Cities aim to make trick or treating safer

The Aztec Chamber of Commerce is promoting an initiative to help children with food allergies or diabetes enjoy Halloween

Hannah Grover
Aztec Chamber of Commerce board member Amanda Noyes, left, treasurer Annette Davis and president Theresa Bailey talk to Aztec Hardware owner Trevor Lindsay Saturday on Main Avenue in Aztec.

AZTEC — While children look forward to dressing up for Halloween and receiving candy, some parents are concerned about the safety of letting children go trick or treating from door to door.

Because of those concerns, the city of Farmington and the Aztec Chamber of Commerce organize yearly events that provide children with the opportunity to trick or treat at local businesses.

"I think the downtown city is pretty supportive of safe treats," said Theresa Bailey, the Aztec Chamber of Commerce president.

While most of Aztec's participating businesses are downtown, other businesses also participate.

The two cities will have their safe treats on different days. Aztec's is scheduled for Friday, Oct. 30 while Farmington's Boo-palooza will be on Halloween.

This year, the Aztec Chamber of Commerce is also making its annual Safe Treats a bit safer by promoting the Teal Pumpkin Project.

"This is for kiddos that have diabetes or that have food allergies," Bailey told the manager of Aztec Hardware as chamber members visited businesses on Saturday to talk about Safe Treats. "Halloween kind of sucks for them."

Members of the Aztec Chamber of Commerce hand out fliers at local businesses Saturday on Main Avenue in Aztec.

Food Allergy Research and Education launched the campaign last year and expects more than 100,000 households to participate. An online map helps families who have children with food allergies find Teal Pumpkin Project houses.

Participants will display either a symbol of a teal pumpkin or a painted pumpkin that will signal that it has nonfood treats for children who have allergies or diabetes.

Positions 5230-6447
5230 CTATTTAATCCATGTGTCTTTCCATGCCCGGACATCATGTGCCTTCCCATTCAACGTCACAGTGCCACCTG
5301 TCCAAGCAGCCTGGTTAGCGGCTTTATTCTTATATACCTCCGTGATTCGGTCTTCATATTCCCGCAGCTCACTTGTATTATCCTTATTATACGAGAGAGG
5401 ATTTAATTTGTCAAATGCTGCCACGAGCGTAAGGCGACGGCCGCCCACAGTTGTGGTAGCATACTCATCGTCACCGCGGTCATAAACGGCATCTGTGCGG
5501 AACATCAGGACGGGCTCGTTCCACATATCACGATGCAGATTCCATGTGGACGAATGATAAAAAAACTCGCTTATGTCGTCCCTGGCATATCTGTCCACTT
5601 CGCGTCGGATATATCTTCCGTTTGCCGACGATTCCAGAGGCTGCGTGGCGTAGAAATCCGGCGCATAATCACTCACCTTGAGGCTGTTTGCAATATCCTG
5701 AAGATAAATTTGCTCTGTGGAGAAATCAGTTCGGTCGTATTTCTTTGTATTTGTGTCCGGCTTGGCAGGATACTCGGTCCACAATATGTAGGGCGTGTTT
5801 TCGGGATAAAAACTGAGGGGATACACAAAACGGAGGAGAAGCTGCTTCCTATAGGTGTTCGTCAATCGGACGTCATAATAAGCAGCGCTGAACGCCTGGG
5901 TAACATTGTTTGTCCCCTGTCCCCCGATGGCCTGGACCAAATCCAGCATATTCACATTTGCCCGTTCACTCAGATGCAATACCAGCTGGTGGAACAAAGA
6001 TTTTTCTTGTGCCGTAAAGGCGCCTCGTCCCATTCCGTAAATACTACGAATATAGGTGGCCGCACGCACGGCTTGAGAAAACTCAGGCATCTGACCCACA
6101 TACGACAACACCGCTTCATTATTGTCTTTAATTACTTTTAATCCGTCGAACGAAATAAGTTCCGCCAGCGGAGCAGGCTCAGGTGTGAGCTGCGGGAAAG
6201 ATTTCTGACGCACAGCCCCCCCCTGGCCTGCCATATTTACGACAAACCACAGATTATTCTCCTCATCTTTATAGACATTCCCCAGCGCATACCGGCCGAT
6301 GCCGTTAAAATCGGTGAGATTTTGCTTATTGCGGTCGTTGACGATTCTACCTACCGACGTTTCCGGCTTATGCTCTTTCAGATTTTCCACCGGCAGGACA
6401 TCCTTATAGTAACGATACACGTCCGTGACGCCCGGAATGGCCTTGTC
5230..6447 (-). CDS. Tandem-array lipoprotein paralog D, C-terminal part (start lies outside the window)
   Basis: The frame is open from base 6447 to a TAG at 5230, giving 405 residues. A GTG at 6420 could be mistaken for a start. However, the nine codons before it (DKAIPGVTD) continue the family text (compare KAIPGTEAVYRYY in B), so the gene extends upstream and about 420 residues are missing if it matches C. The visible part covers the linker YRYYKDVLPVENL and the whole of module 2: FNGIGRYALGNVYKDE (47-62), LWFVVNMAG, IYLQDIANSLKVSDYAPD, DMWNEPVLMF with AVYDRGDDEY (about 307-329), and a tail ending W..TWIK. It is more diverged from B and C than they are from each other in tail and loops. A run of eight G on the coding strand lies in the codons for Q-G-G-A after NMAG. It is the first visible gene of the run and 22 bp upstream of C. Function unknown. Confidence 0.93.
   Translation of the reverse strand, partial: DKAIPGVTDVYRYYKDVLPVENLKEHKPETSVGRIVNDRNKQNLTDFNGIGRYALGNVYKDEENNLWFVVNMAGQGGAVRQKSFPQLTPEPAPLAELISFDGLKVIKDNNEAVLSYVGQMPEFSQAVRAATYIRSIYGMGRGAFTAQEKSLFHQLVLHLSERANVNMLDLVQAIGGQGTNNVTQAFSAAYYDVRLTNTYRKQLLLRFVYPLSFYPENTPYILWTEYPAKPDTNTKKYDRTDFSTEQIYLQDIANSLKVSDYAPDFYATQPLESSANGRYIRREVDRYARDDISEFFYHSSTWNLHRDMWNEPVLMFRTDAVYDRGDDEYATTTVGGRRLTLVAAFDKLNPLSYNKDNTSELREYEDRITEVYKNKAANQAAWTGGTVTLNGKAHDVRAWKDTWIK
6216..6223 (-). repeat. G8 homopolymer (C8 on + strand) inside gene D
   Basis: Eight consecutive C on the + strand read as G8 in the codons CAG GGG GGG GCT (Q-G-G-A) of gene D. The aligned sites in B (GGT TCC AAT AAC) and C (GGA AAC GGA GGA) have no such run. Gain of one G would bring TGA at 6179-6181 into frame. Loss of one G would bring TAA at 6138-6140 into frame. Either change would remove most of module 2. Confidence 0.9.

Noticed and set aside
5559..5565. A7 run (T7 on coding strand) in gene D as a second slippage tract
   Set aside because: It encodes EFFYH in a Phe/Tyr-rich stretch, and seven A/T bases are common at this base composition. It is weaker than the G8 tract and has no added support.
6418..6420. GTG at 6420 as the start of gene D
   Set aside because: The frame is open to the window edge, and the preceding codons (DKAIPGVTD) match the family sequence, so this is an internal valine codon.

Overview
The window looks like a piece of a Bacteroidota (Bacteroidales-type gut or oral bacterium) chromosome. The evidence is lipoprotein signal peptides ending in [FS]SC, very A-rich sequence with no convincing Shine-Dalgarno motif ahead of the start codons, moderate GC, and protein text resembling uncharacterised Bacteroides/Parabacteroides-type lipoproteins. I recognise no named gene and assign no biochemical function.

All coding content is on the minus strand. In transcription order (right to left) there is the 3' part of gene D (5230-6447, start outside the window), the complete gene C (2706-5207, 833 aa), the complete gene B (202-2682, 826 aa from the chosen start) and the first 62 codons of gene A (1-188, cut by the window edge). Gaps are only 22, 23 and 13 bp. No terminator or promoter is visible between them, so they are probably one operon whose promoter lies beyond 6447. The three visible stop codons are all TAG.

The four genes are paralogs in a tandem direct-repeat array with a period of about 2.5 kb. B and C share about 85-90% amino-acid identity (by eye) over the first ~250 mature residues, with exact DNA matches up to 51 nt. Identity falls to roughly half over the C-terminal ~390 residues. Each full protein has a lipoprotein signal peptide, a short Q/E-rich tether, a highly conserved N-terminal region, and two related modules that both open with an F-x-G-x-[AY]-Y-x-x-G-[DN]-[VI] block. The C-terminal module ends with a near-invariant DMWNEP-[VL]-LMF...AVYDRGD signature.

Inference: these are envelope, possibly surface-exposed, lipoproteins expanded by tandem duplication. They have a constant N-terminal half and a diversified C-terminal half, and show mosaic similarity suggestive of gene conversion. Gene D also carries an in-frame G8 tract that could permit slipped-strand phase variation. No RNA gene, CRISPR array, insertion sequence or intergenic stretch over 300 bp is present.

The children can ask the business for nonfood items.

The chamber recommends that businesses that participate in the Teal Pumpkin Project give out items like glow sticks, bubbles or pencils. While this year the chamber is getting businesses familiar with the idea of the Teal Pumpkin Project, Annette Davis, the chamber's treasurer, said it will continue pushing the initiative in future years.

Houses or businesses that want to participate can add their addresses to the map online and can print out teal pumpkin logos to display. The Aztec Chamber of Commerce also has Teal Pumpkin Project signs that participating businesses can post in their windows.

"We're really trying to take the lead with providing noncandy treats," Teresa said.

Backroads Collectibles manager Jason Donald receives a flier from Aztec Chamber of Commerce treasurer Annette Davis Saturday on Main Avenue in Aztec.

Although the downtown Aztec business Backroads Antiques and Collectibles has only been open for about a week, the managers of the family-run antique store told the chamber they are planning on being involved in the Safe Treats project. Justin Donald, a manager, was impressed by the idea of the Teal Pumpkin Project.

"I think it's a really good idea," he said.

Donald has two children, including a 4-month-old son, who was at the business when chamber representatives spoke to them about Safe Treats.

As a parent, Donald said it is nice to know that his children would be able to participate in the Halloween tradition if they developed food allergies.

Hannah Grover covers Aztec and Bloomfield, as well as general news, for The Daily Times. She can be reached at 505-564-4652.

If you go

Aztec Safe Treats: 4 to 6 p.m. Friday, Oct. 30. More info:

Farmington Boo-palooza: 4 to 6 p.m. Saturday, Oct. 31 in downtown Farmington. The event will include a Monster Mash Dance from 4 to 6 p.m., as well as a pet costume parade at 5 p.m. More info: 505-599-1197.